It's almost 11:00 pm in Raymond's London home, and evidently the wine that he's been drinking with his pizza is beginning to have a rather bad effect. A leper? How mistaken can he be? In reality, Raymond has worked with some of the biggest names in the industrial genre. Back in the early 80's, he started making his name with Psychic TV, cutting loops, working on their more experimental sounds, and running their live sound.
But the British musical scene was fairly stagnant back then, Germany was where the really exciting electronic music was being made. Thus, Raymond relocated first to Hamburg, and then to Berlin, hooking up with industrial superpower Einsturzende Neubauten, engineering and working their live sound. Around this same time, he joined forces with Sascha Konietzco and En Esch, founded KMFDM, and remained with the band for their first two seminal albums.
There was a stint with Jim Thirwell (aka Foetus) early on, and some intriguing projects in Japan, while recently he returned to KMFDM for the Nihil album and a tour. And then there's his own project, Pig, which has released five albums. If that career history doesn't epitomize industrial superstar, I don't know what does. Raymond snorts his disbelief, "I can't get noticed by people in the local supermarket when I want to ask the price of something!"
All right then, at least you've had an interesting career!
"No, it's really pointless. It feels really, really futile, pointless, unrewarding, lonely and horrible!"
Well, it's no wonder really.
When the never ending party that was Berlin finally skittered to a halt with the fall of the Wall, Raymond returned to the wasteland of London. Still in the grips of techno fever and Britpop madness, England doesn't have much use for industrial giants. His fanbase resides in Japan, the States, and Europe, in fact Pig doesn't even have a British label, although it's found a home with Trent Reznor's label, Nothing, here, as well as an abode in Japan. So, it's inevitable, perhaps, that Raymond feels cut off from everything.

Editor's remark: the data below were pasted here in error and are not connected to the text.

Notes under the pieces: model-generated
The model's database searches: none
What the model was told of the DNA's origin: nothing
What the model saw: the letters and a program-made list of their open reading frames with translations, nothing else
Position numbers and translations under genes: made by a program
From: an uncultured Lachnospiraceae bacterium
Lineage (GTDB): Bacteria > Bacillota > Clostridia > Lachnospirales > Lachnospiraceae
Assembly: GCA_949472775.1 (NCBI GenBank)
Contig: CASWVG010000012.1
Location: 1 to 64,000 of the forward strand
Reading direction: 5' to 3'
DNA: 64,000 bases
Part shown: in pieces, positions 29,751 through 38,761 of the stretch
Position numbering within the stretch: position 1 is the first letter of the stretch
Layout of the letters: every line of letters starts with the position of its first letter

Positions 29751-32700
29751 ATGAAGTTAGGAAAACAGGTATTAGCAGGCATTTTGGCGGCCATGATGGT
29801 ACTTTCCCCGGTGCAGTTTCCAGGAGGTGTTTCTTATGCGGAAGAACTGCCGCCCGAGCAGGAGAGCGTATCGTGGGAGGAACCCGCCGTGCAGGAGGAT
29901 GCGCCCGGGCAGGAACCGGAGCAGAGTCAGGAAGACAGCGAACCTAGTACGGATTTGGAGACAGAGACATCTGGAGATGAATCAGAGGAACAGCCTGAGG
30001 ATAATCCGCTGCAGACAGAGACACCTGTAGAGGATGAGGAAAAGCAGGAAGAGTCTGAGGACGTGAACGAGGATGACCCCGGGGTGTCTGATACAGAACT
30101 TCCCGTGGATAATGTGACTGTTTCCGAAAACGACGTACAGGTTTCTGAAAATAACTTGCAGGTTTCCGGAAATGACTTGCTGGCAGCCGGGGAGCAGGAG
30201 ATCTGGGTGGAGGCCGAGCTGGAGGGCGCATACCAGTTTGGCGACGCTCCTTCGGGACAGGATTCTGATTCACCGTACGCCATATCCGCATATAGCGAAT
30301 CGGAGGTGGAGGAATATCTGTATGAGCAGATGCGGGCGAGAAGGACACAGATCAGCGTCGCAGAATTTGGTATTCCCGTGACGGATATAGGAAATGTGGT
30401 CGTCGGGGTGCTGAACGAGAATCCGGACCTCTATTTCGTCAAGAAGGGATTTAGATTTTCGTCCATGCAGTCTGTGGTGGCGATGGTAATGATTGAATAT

No, it's actually a bit more than that.
"It's not like I've had one label that has stuck by me for years and years. I always feel like every record's going to be with a different home, I've never felt that there's one place with people who really understand what's going on or that I've felt really at home with. It's like I'm kind of squatting; every label I'm with is always a short thing. When Jim [the late Jim Nash, head of Wax Trax!] got the next tapes [for Pig's second album], they were completely different from the last album. Bless his heart, he said he really liked this one track, but the other four were completely different. It's always like that. I've never felt that people have an understanding, and want to live it for than one or two releases."
And that, too, is sadly understandable, for Pig is not your typical electronic project. Not only has each of the five albums been very different stylewise from each other, the music itself is virtually undefinable by genre. That's its beauty, but also its downfall, at least in terms of record labels. How do you work a project that's truly unique, so changeable, and so difficult to get a handle, never mind a label, on.